Among one of the most overwhelming effects of the COVID-19 outbreak is the switch from the record-long bull market trend to the current bear market.
Bear markets occur when securities drop 20% or more from its peak and have lasted for a period of two months or more. This is widely confused with market corrections, which are short-term drops where large stock indexes, like the S&P 500 or the Dow Jones industrial Average, fall more than 10%, but less than 20%.
The market downturn has been monumental for most investors, given its speed and rate, industry experts say. According to a Fidelity report, shock and uncertainty surrounding the coronavirus outbreak is “both a supply and demand shock that adds a significant near-term headwind to global growth.” This ambiguity turns into pessimism, which further grows the distrust in the market. While investors were once encouraged to buy stocks and spend, now many— especially small business employees—are experiencing layoffs and being discouraged from adding changes to their investments, all in a matter of weeks.
“This is an almost unprecedented decline in stocks,” states Sean Naughton, senior vice president of U.S. Equities for RBC Wealth Management. “The only other period that is comparable to these times are Black Monday in the 1980s, and the Great Depression in 1929.”
Comparing previous market downturns to the current market climate is hard to do. Markets are inherently volatile, and downturns will always be inevitable, says Dave Stinnett, head of the Strategic Retirement Consulting Group at Vanguard, but no two can be the same. “We do expect markets to reach this point from time to time. For example, global equity markets have experienced eight bear markets over the last 40 years, or one roughly every five years.”
According to Charles Schwab, on average, bear markets will roughly last for 17 months—much shorter than the recent bull market’s 11-year long tenure. This is why industry experts discourage investors from making large, rash decisions in their investments during this time.
The swings in the market are surely enough to make short- and long-term investors uneasy. Younger investors do have time on their side, as the declines in their investments and stocks will likely recover long before their retirement date, Naughton says. “Historically, markets will always recover. For those earlier in their career, who have 10, 20, 30 years to go, there isn’t much risk,” he notes.
Short-term investors—those nearing retirement within five years or less—may be much more unnerved. Now is the time to speak to financial advisers, notes Anthony Saglimbene, global market strategist at Ameriprise Financial. “If there are some changes that you may want to make, then maybe you should wait until the market is calmer,” he says. “Now is the time to talk to your adviser, not to act.”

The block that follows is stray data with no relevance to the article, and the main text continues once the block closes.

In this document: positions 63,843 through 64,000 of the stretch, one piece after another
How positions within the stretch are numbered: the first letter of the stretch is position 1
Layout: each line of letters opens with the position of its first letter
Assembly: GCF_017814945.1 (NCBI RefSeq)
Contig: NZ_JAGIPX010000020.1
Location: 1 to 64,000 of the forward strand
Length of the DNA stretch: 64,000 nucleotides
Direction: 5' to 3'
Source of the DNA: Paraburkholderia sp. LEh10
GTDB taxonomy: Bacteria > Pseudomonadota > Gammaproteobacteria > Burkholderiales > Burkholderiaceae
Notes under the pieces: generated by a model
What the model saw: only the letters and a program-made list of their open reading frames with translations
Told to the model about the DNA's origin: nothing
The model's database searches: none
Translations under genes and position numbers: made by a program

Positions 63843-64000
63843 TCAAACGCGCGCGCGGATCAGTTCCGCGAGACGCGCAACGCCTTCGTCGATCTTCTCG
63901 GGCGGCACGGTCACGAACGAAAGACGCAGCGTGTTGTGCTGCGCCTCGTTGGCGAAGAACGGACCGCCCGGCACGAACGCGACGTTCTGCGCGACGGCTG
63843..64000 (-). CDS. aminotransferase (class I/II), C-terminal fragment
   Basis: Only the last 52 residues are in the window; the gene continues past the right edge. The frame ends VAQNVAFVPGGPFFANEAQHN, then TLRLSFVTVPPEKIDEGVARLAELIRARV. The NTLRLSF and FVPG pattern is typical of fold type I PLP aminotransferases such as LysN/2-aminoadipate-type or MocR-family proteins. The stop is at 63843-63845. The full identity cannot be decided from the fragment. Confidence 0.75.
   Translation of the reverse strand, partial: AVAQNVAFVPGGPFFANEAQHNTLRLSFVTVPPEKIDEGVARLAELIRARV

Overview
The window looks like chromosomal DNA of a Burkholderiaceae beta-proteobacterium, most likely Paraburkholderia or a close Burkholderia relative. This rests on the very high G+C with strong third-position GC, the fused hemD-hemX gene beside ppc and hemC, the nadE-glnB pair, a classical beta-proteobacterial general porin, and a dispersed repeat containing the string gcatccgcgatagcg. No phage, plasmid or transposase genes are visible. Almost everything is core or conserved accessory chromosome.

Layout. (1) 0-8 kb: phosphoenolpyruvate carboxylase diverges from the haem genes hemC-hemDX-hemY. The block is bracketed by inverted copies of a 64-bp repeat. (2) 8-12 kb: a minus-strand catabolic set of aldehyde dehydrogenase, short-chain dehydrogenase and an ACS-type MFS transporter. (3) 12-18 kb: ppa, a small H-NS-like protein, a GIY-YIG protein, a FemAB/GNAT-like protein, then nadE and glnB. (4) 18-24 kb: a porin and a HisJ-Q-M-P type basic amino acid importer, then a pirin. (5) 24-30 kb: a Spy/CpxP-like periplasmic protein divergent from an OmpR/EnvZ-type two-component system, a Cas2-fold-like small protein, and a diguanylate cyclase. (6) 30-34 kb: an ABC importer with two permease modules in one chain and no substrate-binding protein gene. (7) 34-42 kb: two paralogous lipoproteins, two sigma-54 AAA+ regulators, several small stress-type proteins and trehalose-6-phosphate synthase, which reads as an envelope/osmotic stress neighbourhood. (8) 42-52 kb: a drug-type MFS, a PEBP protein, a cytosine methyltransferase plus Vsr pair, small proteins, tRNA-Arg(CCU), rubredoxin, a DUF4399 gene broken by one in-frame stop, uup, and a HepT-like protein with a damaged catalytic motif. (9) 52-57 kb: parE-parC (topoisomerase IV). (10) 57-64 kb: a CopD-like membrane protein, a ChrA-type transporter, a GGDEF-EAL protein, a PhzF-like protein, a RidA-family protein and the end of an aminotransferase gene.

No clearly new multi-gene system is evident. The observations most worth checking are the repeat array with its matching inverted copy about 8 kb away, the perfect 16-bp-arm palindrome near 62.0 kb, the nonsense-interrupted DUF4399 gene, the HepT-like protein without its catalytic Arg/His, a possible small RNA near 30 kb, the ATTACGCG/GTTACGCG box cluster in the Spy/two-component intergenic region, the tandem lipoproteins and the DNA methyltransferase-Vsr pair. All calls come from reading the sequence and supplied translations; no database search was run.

While purchasing cheaper stocks during a bear market can increase an investor’s wealth if the market regains, it’s a large risk, considering how stocks can continue to fall. Investors cannot time a bear market, so it’s hard to predict its length of time. For both types of investors, the suggestions are clear: Avoid implementing large changes to investments. Long-term investors with spare cash—and not from savings—can choose to invest in cheaper stocks, but short-term investors are encouraged to stay put. Either way, investors should not look at adding large alterations. “This is not the time to make big changes,” Saglimbene says. “Time and time again, if they’re making negative decisions, they’ll miss the rally and that can make long-term damages on portfolios.”
Pulling money out of savings accounts is a move made by many short-term investors who are worried about losing even more than what they’ve already lost. Stinnett says investors should think twice before leaving a down market, explaining that not only could they potentially miss out on the potential recovery, but will also have to make the call on when is the best time to get back in.
“Research proves that people vastly overrate their ability to get back into the market,” he adds. In fact, Stinnett argues it’s much more crucial for investors to remain disciplined in their approach and maintain a long-term perspective. “It’s much easier to recover if you stay the course than if you sell low and try to get back in later,” he points out.
Saglimbene foresees a volatile future, especially given the amount of uncertainty surrounding COVID-19. “It’s very difficult for investors to try to time this market with all this uncertainty, but over time the markets will recover,” he says. “When you see the virus numbers contract and slow down, then investors can make better decisions about how to navigate this environment.”
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